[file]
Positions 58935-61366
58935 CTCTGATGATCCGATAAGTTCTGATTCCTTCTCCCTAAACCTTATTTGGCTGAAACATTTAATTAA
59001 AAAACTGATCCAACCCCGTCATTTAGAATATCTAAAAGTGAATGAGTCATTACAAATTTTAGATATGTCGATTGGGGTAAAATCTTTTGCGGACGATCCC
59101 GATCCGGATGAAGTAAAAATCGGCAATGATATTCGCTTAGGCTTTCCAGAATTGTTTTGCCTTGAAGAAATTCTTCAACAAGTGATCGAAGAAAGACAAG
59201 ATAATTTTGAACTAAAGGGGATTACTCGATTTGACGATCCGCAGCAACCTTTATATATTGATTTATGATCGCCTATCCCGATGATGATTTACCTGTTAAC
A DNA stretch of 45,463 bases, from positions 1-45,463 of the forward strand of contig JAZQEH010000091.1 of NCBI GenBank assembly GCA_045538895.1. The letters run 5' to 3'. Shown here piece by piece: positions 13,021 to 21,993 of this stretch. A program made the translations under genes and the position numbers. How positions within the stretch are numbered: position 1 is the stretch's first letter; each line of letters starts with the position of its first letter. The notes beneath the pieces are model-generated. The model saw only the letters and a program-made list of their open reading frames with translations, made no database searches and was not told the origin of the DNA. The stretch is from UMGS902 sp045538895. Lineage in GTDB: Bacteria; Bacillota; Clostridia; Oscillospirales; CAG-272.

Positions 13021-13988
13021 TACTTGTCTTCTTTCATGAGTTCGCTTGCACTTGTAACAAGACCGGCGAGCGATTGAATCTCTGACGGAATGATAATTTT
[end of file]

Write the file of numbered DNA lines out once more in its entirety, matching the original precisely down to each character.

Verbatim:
Positions 58935-61366
58935 CTCTGATGATCCGATAAGTTCTGATTCCTTCTCCCTAAACCTTATTTGGCTGAAACATTTAATTAA
59001 AAAACTGATCCAACCCCGTCATTTAGAATATCTAAAAGTGAATGAGTCATTACAAATTTTAGATATGTCGATTGGGGTAAAATCTTTTGCGGACGATCCC
59101 GATCCGGATGAAGTAAAAATCGGCAATGATATTCGCTTAGGCTTTCCAGAATTGTTTTGCCTTGAAGAAATTCTTCAACAAGTGATCGAAGAAAGACAAG
59201 ATAATTTTGAACTAAAGGGGATTACTCGATTTGACGATCCGCAGCAACCTTTATATATTGATTTATGATCGCCTATCCCGATGATGATTTACCTGTTAAC
A DNA stretch of 45,463 bases, from positions 1-45,463 of the forward strand of contig JAZQEH010000091.1 of NCBI GenBank assembly GCA_045538895.1. The letters run 5' to 3'. Shown here piece by piece: positions 13,021 to 21,993 of this stretch. A program made the translations under genes and the position numbers. How positions within the stretch are numbered: position 1 is the stretch's first letter; each line of letters starts with the position of its first letter. The notes beneath the pieces are model-generated. The model saw only the letters and a program-made list of their open reading frames with translations, made no database searches and was not told the origin of the DNA. The stretch is from UMGS902 sp045538895. Lineage in GTDB: Bacteria; Bacillota; Clostridia; Oscillospirales; CAG-272.

Positions 13021-13988
13021 TACTTGTCTTCTTTCATGAGTTCGCTTGCACTTGTAACAAGACCGGCGAGCGATTGAATCTCTGACGGAATGATAATTTT